In this video, we hear from Professor Jennifer Davidson. Jennifer is the Executive Director for the Institute for Inspiring Children’s Futures at the University of Strathclyde. The Institute brings together the existing expertise of the Centre for Excellence for Children’s Care and Protection (CELCIS), the Centre for Youth & Criminal Justice (CYCJ), and academics and staff members from across the University and beyond. Jennifer brings a wealth of knowledge and experience in children’s services from Canada, the USA, and the UK. She’s worked as a practitioner and academic, and in education and leadership positions. Jennifer has a particular interest in the lived experiences of looked after children, and in the development of tools which will ensure effective policies turn into supportive practice in alternative care around the world.

We are also introduced to the Lead Educator, Dr Chrissie Gale. Chrissie is the International Lead for CELCIS and has spent much of the last 22 years working on child protection programmes in different countries around the world. She leads on international work which includes building partnerships with policy makers and practitioners across the globe and working on the promotion and use of Moving Forward: Implementing the ‘Guidelines for the Alternative Care of Children’, a handbook to accompany the UN Guidelines for the Alternative Care of Children.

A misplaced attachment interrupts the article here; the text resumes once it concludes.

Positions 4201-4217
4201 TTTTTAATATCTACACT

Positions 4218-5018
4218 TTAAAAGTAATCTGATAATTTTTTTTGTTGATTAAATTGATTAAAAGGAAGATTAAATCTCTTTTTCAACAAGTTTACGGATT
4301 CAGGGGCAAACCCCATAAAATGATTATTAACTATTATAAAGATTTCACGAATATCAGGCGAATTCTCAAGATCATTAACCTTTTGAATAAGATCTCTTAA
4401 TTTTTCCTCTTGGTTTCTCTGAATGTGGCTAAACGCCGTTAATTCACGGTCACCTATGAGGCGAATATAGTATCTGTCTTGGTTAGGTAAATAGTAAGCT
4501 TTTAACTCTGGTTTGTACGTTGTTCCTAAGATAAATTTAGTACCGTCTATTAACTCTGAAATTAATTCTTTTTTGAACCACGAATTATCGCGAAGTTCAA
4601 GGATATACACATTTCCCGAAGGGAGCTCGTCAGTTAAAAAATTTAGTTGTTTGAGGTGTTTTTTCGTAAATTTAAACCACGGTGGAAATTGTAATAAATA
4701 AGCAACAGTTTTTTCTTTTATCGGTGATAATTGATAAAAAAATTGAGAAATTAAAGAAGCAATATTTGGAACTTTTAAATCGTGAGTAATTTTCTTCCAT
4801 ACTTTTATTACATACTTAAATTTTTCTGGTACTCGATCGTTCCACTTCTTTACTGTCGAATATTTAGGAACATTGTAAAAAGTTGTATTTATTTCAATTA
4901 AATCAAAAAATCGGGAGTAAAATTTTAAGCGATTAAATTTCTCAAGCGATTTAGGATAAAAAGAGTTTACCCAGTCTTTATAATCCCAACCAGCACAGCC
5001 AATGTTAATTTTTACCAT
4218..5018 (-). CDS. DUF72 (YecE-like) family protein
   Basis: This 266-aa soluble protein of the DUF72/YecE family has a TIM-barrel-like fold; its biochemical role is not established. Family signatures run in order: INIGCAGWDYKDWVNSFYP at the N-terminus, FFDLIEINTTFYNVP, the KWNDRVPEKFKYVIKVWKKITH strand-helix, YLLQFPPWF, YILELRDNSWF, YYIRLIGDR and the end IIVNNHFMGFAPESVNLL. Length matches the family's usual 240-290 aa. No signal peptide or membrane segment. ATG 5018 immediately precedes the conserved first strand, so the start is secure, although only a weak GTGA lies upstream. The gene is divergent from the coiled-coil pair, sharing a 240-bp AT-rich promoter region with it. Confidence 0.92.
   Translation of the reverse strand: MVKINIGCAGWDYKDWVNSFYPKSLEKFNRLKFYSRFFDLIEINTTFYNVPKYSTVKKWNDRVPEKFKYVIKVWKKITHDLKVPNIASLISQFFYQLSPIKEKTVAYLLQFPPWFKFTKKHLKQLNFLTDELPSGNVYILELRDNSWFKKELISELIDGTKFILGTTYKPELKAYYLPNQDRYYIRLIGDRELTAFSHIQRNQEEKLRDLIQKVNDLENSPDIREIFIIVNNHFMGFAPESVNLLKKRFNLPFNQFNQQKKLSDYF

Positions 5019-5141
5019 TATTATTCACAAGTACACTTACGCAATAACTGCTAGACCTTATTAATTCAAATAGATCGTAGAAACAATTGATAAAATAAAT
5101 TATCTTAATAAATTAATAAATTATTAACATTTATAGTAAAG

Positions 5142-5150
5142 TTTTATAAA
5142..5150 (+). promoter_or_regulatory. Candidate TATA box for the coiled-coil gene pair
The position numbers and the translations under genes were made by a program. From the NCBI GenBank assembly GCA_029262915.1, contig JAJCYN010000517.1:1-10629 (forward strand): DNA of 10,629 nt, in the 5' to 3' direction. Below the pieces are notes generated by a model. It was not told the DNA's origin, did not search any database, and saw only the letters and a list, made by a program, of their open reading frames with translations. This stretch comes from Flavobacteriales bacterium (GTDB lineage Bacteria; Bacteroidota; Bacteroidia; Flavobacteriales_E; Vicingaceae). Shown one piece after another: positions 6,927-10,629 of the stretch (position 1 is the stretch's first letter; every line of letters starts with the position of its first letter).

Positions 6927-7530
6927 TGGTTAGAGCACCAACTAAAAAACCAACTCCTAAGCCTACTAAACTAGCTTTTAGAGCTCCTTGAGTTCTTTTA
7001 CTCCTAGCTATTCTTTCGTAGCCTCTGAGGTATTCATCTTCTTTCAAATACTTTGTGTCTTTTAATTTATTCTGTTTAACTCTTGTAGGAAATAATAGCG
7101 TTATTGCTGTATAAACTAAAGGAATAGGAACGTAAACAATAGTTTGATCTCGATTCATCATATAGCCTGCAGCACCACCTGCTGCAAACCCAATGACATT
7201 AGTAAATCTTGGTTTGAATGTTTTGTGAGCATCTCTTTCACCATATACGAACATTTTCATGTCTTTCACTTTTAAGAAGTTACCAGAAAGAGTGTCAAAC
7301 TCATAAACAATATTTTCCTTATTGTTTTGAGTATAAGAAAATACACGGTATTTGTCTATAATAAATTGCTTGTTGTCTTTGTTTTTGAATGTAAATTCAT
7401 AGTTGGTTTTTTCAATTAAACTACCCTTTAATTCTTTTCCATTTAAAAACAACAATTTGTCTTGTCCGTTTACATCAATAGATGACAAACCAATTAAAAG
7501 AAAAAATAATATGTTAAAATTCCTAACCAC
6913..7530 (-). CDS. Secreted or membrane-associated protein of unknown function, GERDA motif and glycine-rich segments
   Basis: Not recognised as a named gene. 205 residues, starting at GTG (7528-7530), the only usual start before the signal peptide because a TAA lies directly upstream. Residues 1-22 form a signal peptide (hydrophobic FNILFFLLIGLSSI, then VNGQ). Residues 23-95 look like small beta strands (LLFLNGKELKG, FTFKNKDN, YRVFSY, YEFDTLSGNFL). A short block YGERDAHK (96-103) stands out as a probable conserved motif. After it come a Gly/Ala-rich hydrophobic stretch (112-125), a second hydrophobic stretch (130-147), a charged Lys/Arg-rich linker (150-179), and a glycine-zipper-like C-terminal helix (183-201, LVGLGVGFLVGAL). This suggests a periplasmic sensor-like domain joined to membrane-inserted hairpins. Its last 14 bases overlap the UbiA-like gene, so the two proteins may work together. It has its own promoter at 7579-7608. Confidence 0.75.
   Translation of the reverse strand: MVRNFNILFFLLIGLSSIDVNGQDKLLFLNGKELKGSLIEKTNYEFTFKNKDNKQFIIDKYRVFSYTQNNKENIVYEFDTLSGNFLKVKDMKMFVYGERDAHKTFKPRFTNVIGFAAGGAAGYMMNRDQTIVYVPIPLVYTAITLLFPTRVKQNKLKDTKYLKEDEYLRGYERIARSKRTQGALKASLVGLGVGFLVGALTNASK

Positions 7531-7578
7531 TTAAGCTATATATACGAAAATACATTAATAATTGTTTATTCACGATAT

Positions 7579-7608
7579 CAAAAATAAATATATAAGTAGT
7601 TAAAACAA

You will see Chrissie throughout the course as she asks international experts questions about the Guidelines as well as reviewing the subjects you have covered at the end of each week. You are encouraged to view Chrissie’s profile and follow her, so you can easily see any comments she has made during the course.

To help you, we will be referring to different reading materials throughout the course. One of the documents we think will be particularly helpful is the handbook Moving Forward: Implementing the ‘Guidelines for the Alternative Care of Children’, that was written especially to accompany the Guidelines.

Share this video:

This video is from the free online course:

Getting Care Right for All Children: Implementing the UN Guidelines for the Alternative Care of Children

University of Strathclyde